- One winner will receive a curated fat quarter bundle of a selection of some on the prints in the Improv fabric line. Each blogger is giving away a FQ bundle, so please make sure to visit each and follow their rules for eligibility.
- To be entered to win, you need to leave a comment here on my blog. Tell me the one thing in your car you couldn't do without.
- The giveaway is open till July 14th at midnight. Winner chosen at random on July 15th and announced here and on IG (@spontaneousthreads)
- If you comment make sure I can contact you if you win. Failure to do so will result in another person being chosen as a winner. If you are a no-reply blogger please your email address and IG handle in your comment.
- Anyone can comment, but only US residents can win.
**** I purchased 6" more wool than the finished size for my final project. Because car quilts get dirty and need to be washed , I pre-washed and air dried the wool fabric to guarantee that I wouldn't have to commit to a future of dry-cleaning. It's risky doing this with dry clean only fabric, but I've done it in the past with success- this time, I lost about 4" overall due to shrinkage. If you want to consider something other than wool for the back, keep in mind that it's hand will affect the drape and warmth of the overall design. There are no wrong choices!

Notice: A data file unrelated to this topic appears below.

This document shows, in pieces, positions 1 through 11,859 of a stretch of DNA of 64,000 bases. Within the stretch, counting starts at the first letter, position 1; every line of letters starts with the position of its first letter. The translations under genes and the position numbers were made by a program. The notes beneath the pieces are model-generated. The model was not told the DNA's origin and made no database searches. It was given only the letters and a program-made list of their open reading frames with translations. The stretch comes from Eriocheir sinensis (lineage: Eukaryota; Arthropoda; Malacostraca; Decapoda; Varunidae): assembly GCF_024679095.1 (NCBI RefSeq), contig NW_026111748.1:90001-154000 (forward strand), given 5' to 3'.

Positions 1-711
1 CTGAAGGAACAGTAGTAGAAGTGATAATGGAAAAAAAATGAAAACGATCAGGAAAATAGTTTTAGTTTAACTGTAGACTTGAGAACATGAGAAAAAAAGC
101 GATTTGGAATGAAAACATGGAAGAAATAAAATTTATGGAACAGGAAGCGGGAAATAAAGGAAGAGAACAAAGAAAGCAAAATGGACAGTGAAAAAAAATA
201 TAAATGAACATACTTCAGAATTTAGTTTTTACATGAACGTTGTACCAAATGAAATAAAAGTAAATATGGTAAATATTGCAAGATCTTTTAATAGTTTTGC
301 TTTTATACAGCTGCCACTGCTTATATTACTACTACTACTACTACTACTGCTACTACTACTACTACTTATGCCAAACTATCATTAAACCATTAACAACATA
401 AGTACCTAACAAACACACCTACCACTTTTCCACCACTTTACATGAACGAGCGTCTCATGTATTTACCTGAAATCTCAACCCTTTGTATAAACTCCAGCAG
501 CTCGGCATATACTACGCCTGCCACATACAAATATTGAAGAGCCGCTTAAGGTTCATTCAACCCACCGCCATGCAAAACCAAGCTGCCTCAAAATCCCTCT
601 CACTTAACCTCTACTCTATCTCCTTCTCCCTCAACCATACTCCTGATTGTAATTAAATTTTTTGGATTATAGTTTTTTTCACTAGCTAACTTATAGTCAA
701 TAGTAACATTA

If using a woven wool, after the wool fabric dried, it was squared up and I carefully stitched a tight straight line 1" from each cut edge and picked out the cross woven gray fabric to create cream fringe.